The Uberisation of Business: Interior Design
March 13, 2016
[vc_row][vc_column][vc_column_text]by Sharon Costi
Interior design has traditionally been an exclusive service reserved for the rich and famous, resulting in beautiful spaces taunting us from the pages of glossy magazines. At Decology we want to make interior design accessible to everyone.
Inspirational websites like Houzz, Remodelista, Apartment Therapy, House to Home and countless interiors and lifestyle blogs have brought us a step closer to picture perfect homes – thanks to realistic photography, handy hints and tips and online shopping links, but a bespoke design service has always remained at arm’s length.
However, the design market could be on the brink of a complete revolution as the collaborative economy, or ‘Uber economy’ as it is sometimes referred to, is finding a foothold in creative industries making previously unobtainable luxuries more accessible and affordable than ever. This shift is evident in the number of crowd-sourced interior design platforms launched in the US since 2014, raising over $40m in venture capital and engaging hundreds of designers who have completed thousands of projects.
The idea is so far untried and untested in the UK, which is where Decology comes in – we’re a London-based start-up bringing the interior design concept to this country for the first time. Clients post projects and receive bids from multiple designers, before choosing a winner who then works online and collaboratively with the client for a fixed fee. The result is a seamless ‘shop-the-look’ service.
We think Decology could potentially transform the interior design industry in the UK, making the service open to more people and creating more work for more designers. Here’s four reasons why:
Spurred on by the rise of Uber, originally a black car chauffeur service in San Francisco, collaborative economy start-ups have exceled at disrupting markets in luxury segments.
Private jets from Stratajet, luxury holiday villas from Airbnb and Onefinestay, personal sytlists from Stitch Fix – all represent an Uber for their respective industries because the latent demand exists – large numbers of customers that aspire to use luxury services, but can’t afford to access them through traditional means.
Our research indicates there is significant demand for an Uber interior design service in the UK. How many potential clients are there that would love to work with an interior designer but can’t afford one? We think hundreds of thousands. In a country where 50% of homeowners refurbish at least one room every year, but less than 5% use the services of a professional, there is bound to be unsatisfied demand.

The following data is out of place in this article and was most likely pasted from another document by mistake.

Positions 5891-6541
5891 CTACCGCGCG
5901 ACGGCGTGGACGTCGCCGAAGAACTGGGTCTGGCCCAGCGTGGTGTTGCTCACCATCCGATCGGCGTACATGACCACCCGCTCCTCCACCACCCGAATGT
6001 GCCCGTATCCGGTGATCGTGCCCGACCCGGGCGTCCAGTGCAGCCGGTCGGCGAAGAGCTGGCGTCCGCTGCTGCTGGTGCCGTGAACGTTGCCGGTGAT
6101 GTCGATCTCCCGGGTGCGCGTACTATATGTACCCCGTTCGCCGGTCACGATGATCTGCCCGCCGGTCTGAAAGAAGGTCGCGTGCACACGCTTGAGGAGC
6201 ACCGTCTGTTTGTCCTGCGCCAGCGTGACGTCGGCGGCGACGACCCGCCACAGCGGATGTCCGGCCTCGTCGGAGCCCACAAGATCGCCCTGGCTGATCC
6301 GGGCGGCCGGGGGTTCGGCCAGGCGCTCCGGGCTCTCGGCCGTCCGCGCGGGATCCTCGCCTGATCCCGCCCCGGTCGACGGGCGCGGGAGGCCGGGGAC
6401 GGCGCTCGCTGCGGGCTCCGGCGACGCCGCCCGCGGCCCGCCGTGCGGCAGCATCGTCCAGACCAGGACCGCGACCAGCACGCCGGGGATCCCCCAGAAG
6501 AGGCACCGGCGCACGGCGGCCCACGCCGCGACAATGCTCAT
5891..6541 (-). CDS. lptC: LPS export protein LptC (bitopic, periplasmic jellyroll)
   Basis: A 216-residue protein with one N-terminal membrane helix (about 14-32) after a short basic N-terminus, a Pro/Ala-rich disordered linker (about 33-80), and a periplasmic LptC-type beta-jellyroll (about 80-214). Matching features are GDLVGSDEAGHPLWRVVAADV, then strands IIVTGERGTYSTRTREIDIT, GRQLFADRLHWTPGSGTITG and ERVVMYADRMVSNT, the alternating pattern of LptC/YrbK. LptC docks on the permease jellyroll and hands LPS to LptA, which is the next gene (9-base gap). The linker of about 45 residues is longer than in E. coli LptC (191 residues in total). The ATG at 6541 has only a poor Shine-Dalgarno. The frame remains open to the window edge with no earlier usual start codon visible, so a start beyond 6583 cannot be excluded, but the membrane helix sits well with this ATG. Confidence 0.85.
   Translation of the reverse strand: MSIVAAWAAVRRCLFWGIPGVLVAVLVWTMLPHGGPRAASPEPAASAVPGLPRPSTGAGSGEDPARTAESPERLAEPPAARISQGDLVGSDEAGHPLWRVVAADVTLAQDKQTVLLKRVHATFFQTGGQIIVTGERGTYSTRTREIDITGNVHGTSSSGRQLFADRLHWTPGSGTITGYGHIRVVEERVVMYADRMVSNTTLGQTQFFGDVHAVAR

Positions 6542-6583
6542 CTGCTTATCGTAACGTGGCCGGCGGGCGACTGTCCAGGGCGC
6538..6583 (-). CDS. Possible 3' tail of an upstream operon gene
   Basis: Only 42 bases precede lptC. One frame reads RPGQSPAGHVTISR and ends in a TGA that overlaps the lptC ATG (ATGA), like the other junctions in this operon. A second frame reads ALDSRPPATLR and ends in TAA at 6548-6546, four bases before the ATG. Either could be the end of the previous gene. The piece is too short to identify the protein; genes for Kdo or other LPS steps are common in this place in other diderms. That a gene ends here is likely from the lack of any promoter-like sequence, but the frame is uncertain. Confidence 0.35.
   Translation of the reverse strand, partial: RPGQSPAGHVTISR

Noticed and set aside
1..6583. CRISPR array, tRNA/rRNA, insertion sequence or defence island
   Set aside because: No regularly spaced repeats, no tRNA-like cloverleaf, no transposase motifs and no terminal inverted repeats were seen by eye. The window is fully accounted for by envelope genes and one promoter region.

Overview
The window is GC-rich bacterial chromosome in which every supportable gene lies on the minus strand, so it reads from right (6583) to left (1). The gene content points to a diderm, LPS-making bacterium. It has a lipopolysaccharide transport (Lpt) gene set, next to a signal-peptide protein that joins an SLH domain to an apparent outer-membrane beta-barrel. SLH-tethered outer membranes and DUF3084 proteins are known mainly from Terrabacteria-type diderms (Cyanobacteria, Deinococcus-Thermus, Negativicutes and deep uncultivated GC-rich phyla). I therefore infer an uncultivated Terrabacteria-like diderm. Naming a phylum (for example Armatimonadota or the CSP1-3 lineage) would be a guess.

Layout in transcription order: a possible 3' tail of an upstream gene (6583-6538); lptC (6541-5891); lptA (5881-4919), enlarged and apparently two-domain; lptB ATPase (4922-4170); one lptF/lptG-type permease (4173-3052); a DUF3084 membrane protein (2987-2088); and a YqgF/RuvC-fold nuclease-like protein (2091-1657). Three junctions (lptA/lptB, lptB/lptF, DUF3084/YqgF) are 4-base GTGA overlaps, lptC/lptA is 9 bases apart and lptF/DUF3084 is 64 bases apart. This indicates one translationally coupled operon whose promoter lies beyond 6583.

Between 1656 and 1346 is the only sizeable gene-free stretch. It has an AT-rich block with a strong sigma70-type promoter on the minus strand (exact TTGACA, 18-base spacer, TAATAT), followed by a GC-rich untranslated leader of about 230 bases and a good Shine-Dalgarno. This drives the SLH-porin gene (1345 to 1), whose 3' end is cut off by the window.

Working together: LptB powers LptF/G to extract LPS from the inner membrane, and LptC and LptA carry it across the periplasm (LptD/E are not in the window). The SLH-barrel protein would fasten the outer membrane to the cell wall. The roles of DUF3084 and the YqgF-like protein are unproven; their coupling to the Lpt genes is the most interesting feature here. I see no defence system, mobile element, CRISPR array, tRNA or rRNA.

Decology enables designers and clients to share the design process workload and communicate seamlessly online. This eliminates the need of lengthy site visits and the integrated online shopping service further streamlines the design journey. The result is a service that is more affordable for the client, more profitable for the designer and less time consuming for both.
There are, of course, some limitations. Decology focuses on the decoration and styling aspect of interior design. However, some start-ups in other countries offer full building, design and architectural services, such as Arcbazar in the US and CoContest in Italy.
Virtual design is an exciting and flexible new way for interior designers to expand their business. For young and talented designers, Decology can be a career kickstarter. Whereas the traditional system might hinder their relative inexperience, with Decology they can use their tech savvy skills to make up this shortfall by excelling in other areas, such as computer-aided design.
As many young designers struggle to find full-time, well paid jobs, connecting directly with potential clients through Decology not only represents a way to learn new key skills, but potentially complement an existing salary.
For more established designers, venturing into the digital design space, would not only mean developing expertise in an area that promises to be the ‘next big thing’, it will also mean reaching out to new clients in a new market segment. In the same way fashion labels have used diffusion lines and high street collaborations to attract new customers, so can established designers leverage their brand and experience to expand into the digital design area.
The flexibility of an online platform also means designers can choose when and how much work to take on, which can aid with utilisation in slow times.
Finally, the big enabler for this leap in the interior design industry is of course the connectivity. Faster more reliable broadband access and platforms like Skype provide the backbone. Technology in the interior design industry itself has evolved. There are multiple digital 3D modelling platforms like SketchUp and AutoCAD that are a world apart from hand-drawn sketches.
Additionally, most suppliers today have 3D rendered sketches of their products ready to be used on those platforms, further streamlining the process. For the client, cloud based apps can be used to find and catalogue inspiration, such as Pinterest, or take on greater technical elements like with Floorplanner. Decology is the last piece in the puzzle, bringing demand and supply together to collaborate, create and monetise the opportunity.
Virtual design is an unstoppable industry trend, and marketplaces promoting it are the tools to carve its niche. The beauty of the ‘collaborative economy’ is it promises, among other things, to overcome the hurdles of scale, accessibility and affordability and let those left out in the cold carve a space of their own. This expands the marketplace and makes it stronger, rather than intensifying competition.